Saturday, October 2, 2010


I almost hate to post on top of Gayle's wonderful entry on the Oklahoma Sugar Art Show, which is happening in the very city of my birth, Tulsa, Oklahoma. Be sure and read all about it in yesterday's entry, and go see the show if you're anywhere near.

Talk about a change of pace! Today I'm writing about nopales. Or maybe a meal of nopales followed by a piece of cake would be nice.

Nopales, for the uninitiated, are the pads of the prickly pear cactus. Nopales are widely consumed in the American desert Southwest and Mexico, but it is nothing that I ever came across during my Oklahoma childhood. This is why I'm currently engaged in nopales research. My Alafair Tucker mystery series is set in Oklahoma in the 1910s, and my protagonist, Alafair, is a prodigious cook. What she cooks, of course, is food indigenous to her region. But in the book I'm working on now, Alafair travels out here to Arizona, and is introduced to an entirely new cuisine.

Which of course includes nopales. Nopales can be used in salads, casseroles, soups, grilled and prepared in a variety of other ways. Nopales are somewhat tart and taste rather like green beans, or a little like asparagus. Nopales are often compared to okra, because of the sticky substance they release when cooked. This is usually rinsed off before serving.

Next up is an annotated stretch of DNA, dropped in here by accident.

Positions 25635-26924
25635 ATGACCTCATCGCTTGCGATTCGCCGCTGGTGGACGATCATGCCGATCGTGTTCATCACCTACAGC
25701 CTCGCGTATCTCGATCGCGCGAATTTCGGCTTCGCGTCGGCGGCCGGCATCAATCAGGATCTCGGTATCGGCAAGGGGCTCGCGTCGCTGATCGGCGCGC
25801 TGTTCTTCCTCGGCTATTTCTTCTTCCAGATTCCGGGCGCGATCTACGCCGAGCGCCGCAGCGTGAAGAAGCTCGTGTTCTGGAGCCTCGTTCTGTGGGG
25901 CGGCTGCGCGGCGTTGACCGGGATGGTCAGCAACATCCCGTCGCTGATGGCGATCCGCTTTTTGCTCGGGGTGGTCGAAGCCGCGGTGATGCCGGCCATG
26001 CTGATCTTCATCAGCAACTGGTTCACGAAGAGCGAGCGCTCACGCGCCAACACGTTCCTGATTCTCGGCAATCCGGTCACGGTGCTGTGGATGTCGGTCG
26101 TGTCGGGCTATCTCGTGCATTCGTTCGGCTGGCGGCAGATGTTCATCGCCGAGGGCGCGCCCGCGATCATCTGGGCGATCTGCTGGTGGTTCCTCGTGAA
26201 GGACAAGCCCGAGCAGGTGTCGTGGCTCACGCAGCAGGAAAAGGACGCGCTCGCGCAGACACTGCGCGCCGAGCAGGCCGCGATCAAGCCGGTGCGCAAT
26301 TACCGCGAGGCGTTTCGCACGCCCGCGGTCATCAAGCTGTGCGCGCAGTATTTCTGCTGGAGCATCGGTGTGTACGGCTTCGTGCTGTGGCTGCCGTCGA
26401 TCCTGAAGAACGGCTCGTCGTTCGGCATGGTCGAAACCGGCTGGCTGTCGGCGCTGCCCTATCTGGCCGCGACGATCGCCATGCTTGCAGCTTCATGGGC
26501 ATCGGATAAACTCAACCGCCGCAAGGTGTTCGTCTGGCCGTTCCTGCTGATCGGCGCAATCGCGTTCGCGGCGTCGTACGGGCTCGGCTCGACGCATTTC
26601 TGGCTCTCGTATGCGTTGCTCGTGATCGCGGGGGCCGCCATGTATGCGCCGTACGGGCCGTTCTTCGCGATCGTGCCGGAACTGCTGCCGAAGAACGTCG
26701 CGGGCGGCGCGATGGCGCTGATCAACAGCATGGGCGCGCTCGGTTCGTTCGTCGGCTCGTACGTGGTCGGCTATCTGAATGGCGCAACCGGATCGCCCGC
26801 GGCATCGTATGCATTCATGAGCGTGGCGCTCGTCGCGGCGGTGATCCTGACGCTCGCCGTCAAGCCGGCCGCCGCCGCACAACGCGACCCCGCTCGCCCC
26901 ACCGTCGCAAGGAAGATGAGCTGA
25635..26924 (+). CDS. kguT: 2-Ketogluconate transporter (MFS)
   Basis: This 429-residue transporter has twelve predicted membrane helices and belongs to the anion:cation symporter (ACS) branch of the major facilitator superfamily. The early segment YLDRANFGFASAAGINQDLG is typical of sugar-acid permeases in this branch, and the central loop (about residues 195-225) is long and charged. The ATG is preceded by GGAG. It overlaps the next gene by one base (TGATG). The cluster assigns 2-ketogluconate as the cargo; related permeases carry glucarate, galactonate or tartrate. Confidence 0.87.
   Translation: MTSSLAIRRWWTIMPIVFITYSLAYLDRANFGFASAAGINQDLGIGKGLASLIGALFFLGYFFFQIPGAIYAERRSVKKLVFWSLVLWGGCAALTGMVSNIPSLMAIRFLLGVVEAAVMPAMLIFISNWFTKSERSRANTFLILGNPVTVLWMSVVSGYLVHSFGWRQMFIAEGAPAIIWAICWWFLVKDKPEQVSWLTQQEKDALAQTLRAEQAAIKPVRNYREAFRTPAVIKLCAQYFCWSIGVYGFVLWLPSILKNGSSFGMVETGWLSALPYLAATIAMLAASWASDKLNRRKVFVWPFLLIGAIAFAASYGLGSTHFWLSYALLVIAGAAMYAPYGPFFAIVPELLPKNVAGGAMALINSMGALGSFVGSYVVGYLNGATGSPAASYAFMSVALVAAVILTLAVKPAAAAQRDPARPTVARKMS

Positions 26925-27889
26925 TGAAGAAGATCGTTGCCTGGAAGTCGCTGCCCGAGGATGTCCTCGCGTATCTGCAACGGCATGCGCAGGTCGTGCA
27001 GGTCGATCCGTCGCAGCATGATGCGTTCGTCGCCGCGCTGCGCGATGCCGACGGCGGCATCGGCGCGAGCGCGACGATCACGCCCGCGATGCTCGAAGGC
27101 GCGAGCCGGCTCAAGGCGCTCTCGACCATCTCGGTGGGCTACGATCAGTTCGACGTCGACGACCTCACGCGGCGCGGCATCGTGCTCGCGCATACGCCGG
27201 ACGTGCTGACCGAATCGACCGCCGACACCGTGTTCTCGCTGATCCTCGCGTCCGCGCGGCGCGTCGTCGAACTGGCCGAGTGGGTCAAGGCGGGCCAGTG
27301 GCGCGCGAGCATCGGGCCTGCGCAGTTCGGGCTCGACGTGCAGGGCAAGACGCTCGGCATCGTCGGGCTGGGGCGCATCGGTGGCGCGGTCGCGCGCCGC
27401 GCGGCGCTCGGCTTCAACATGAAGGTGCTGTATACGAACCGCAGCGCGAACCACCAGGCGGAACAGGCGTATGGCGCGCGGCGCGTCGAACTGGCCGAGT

Cactus pads are widely available in markets out here in Arizona, or even harvested right in your own back yard. They have to be handled carefully, as you might guess, but it's really not that hard to prepare them. Just wear some heavy gloves and peel them -- or I've seen cooks scrub the needles off with a pot scrubber! then the thick edges are trimmed off. You can cut them into thin strips or chop them. Place them in a pot with cold water to cover, bring to a boil, lower heat and simmer for 10-15 minutes. Rinse off the sticky stuff (or put in a pinch of baking soda at the end of the cooking time, which will absorb a lot of the stuff). Use cooked nopales in soups, stews and salads. They can be scrambled with eggs - a favorite Mexican Lenten dish - or used as a taco filling.

A really delicious way to use nopales is to grill them. Peel and trim the pads, then brush them with olive oil and grill until they're soft and slightly charred. Grilled nopales are especially delicious with grilled meat. Nopales can also be cut into strips, batter-dipped and rolled in breadcrumbs, cornmeal or flour, and fried like french fries.

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